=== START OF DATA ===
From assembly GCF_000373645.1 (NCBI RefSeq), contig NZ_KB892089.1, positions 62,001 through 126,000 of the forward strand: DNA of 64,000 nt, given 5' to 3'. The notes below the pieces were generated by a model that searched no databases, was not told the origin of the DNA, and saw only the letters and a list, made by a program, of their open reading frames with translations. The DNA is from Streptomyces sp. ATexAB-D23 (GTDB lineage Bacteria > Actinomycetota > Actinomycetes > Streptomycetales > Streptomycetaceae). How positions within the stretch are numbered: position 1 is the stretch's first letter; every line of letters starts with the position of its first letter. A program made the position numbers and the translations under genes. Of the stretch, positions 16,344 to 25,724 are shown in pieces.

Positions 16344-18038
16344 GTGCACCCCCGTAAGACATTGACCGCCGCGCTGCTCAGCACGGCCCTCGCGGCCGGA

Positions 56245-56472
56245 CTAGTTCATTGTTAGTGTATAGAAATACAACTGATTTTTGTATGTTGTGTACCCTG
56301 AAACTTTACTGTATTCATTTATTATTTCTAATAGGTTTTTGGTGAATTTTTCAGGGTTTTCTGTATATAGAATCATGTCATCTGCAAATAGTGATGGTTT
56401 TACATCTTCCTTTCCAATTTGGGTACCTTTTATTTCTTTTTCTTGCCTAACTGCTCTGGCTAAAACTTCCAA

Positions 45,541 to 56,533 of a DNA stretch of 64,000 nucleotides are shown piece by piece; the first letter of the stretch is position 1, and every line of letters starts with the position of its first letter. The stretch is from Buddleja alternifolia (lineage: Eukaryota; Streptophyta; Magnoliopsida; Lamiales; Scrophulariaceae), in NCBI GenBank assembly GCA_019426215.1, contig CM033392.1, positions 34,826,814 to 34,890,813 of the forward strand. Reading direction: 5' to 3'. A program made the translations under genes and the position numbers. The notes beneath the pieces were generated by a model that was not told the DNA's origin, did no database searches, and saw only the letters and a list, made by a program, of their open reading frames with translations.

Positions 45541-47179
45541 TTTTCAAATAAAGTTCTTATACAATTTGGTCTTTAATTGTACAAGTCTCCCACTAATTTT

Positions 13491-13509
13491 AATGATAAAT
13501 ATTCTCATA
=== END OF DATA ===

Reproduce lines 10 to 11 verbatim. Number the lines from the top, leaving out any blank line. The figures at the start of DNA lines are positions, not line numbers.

45541 TTTTCAAATAAAGTTCTTATACAATTTGGTCTTTAATTGTACAAGTCTCCCACTAATTTT

Positions 13491-13509